PLCs and Industrial Mobile Robots

This is the first blog post in our series on “Industrial AMRs Inside-Out”, Each post of the series will talk about one or more components that go into making an AMR.

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If you are working on Industrial robots, then you would have definitely heard about PLCs. And if like me, you are from pure robotics background, then you might have wondered, how is PLC related to robotics? why do we even need it? I have never used PLC before to make a (non-industrial) robot, then why now?

Here I will try to answer a few of those questions.

  1. What is a PLC?
  2. Do we need PLC to make industrial mobile robots?
  3. What PLCs should we use for our robot?

1. What is a PLC?

PLC is an acronym for Programmable Logic Controller. A PLC is a combination of a CPU and Input/Output (I/O) modules. Most of the PLC designs are modular, which means, you can stack multiple I/O modules in a single PLC. The I/O modules can be placed at different physical locations and connected through data cables.

You can find more info about them here

The way I look at it, PLCs are specialised computers with a simplified process of programming. Anyone with basic training can program PLCs for various tasks. And this is indeed amazing.

How you program your PLC depends on who is the manufacturer of the PLC. The most popular is ladder logic. You can find more info about ladder logic programming here.

You can write the programs based on ladder logic on desktop/laptop computers, connected to PLC via ethernet or USB.

Communicating with a PLC

PLC Communication protocols differ from one manufacturer to another. These protocols are sometimes proprietary. If your industrial robot needs to communicate with a PLC in the plant, or if your robot has a PLC on itself, make sure you know which protocol the PLC uses. PLCs using proprietary protocols could throw a wrench on your robot designs. For robot makers, I would suggest selecting a PLC that uses ModBus TCP/IP for communication. ModBus is a popular open-protocol, in the field of process automation and SCADA. ROS drivers are also available for it.

You can find more information about how Modbus works, here.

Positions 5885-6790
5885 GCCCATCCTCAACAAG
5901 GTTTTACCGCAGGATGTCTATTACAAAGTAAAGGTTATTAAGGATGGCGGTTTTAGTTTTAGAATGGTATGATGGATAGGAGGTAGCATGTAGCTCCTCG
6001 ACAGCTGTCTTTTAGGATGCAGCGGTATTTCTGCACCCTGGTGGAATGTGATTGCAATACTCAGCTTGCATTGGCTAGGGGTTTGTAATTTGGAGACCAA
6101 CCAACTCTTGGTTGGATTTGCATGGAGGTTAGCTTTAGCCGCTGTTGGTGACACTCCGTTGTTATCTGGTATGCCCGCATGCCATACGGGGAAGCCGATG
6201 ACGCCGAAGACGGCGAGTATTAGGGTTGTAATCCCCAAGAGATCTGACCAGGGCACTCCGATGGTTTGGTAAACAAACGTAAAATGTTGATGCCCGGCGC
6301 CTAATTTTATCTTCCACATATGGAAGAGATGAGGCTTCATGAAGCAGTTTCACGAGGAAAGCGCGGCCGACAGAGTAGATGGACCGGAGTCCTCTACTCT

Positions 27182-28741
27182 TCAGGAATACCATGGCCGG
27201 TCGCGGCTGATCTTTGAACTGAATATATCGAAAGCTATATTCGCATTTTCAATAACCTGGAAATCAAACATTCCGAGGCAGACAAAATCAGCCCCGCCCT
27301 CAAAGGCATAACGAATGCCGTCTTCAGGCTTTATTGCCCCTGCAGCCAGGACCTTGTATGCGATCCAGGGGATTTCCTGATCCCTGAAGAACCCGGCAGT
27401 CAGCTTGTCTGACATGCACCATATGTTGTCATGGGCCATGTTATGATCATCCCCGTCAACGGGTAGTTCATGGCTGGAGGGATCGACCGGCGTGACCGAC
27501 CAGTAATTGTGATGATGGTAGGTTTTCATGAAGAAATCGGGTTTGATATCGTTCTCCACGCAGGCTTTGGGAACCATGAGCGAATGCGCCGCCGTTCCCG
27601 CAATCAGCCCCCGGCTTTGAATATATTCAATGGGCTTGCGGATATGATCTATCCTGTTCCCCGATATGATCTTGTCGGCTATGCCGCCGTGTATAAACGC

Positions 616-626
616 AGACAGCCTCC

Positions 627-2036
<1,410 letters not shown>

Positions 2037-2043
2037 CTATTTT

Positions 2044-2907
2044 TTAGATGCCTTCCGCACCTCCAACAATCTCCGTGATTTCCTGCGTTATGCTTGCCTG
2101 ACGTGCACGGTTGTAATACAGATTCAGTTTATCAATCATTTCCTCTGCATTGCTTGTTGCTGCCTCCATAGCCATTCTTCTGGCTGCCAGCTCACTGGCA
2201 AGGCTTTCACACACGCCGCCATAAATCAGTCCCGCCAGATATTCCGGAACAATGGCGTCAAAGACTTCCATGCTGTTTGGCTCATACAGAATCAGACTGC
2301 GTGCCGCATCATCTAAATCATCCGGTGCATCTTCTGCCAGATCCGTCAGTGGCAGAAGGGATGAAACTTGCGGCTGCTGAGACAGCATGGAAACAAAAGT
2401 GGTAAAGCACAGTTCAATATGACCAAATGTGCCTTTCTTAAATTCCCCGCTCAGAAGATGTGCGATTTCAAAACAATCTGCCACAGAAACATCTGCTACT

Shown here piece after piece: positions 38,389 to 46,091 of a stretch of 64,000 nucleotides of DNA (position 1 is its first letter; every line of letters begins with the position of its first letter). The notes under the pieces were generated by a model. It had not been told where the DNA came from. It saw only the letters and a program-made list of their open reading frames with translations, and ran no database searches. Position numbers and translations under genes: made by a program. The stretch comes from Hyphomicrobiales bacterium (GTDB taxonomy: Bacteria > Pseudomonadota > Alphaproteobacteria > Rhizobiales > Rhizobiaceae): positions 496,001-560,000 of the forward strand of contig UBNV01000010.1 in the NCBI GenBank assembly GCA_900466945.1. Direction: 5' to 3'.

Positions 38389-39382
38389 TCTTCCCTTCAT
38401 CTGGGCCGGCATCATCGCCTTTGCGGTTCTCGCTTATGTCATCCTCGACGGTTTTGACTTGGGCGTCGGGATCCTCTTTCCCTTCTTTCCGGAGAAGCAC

2. Do we need a PLC for making the robot?

Ideally, whatever you can do with a PLC, you can achieve the same with an Industrial PC (IPC) and a micro-controller. Here are a couple of reasons for using PLCs in an industrial robot (or make the industrial robot compatible with communicating with PLCs):

  1. The robot needs to communicate with other machines so that it works synchronously with the rest of the factory/warehouse automation process.
  2. Customers (factory/warehouse) need components from specific manufacturers to ensure quality, compatibility, and safety in the operating environment. I would be surprised if you could sell a robot built around an Arduino micro-controller to a top-tier industry.
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3. What are the different PLCs available and which should we use for our robot?

There are three leading manufacturers of PLC:

1. ABB

2. Allen Bradley (Rockwell Automation’s brand)

3. Siemens

They develop PLCs which can handle all kinds of automation in a plant.

Apart from them, there are a variety of other manufacturers such as:

1. Hitachi

2. Mitsubishi

3. Schneider electric

And the list goes on. You can find more details about the differences in the brand in this video.

Now, if you have the freedom to select a PLC for your robot, I would suggest going for the ones which allow ModBus TCP/IP for communication. If that’s not possible, try to figure out if there is any package or library available to communicate with the PLC. Otherwise, it will be hard to integrate your PLC with your IPC.

At Mowito, we have successfully worked with Seimens’ S7 series and Mitsubishi Q03UDE PLC, and their interfaces could be found on our GitHub page here and here respectively. We are constantly updating them. If you are facing trouble running your AMR with a PLC, give us a shout at We will be happy to help.

We make software for your mobile robot, so that you can focus on more crucial tasks of robot development

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